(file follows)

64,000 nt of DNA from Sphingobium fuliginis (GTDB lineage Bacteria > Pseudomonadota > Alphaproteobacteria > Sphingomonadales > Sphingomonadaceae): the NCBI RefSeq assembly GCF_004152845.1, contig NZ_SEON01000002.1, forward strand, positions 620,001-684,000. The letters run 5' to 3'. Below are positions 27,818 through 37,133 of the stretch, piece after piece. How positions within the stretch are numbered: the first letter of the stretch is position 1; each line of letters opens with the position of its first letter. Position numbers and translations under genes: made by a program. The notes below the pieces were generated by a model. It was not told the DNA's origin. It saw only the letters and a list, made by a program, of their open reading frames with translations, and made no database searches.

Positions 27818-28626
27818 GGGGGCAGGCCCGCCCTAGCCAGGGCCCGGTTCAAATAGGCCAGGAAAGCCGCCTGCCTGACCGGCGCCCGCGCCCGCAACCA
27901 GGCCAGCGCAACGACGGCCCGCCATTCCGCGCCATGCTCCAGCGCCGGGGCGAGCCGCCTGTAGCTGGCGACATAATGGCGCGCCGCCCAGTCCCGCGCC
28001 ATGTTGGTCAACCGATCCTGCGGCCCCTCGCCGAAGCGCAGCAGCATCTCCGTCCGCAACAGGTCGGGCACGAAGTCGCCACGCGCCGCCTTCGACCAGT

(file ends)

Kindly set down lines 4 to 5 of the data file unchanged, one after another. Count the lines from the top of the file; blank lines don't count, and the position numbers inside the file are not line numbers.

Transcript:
27901 GGCCAGCGCAACGACGGCCCGCCATTCCGCGCCATGCTCCAGCGCCGGGGCGAGCCGCCTGTAGCTGGCGACATAATGGCGCGCCGCCCAGTCCCGCGCC
28001 ATGTTGGTCAACCGATCCTGCGGCCCCTCGCCGAAGCGCAGCAGCATCTCCGTCCGCAACAGGTCGGGCACGAAGTCGCCACGCGCCGCCTTCGACCAGT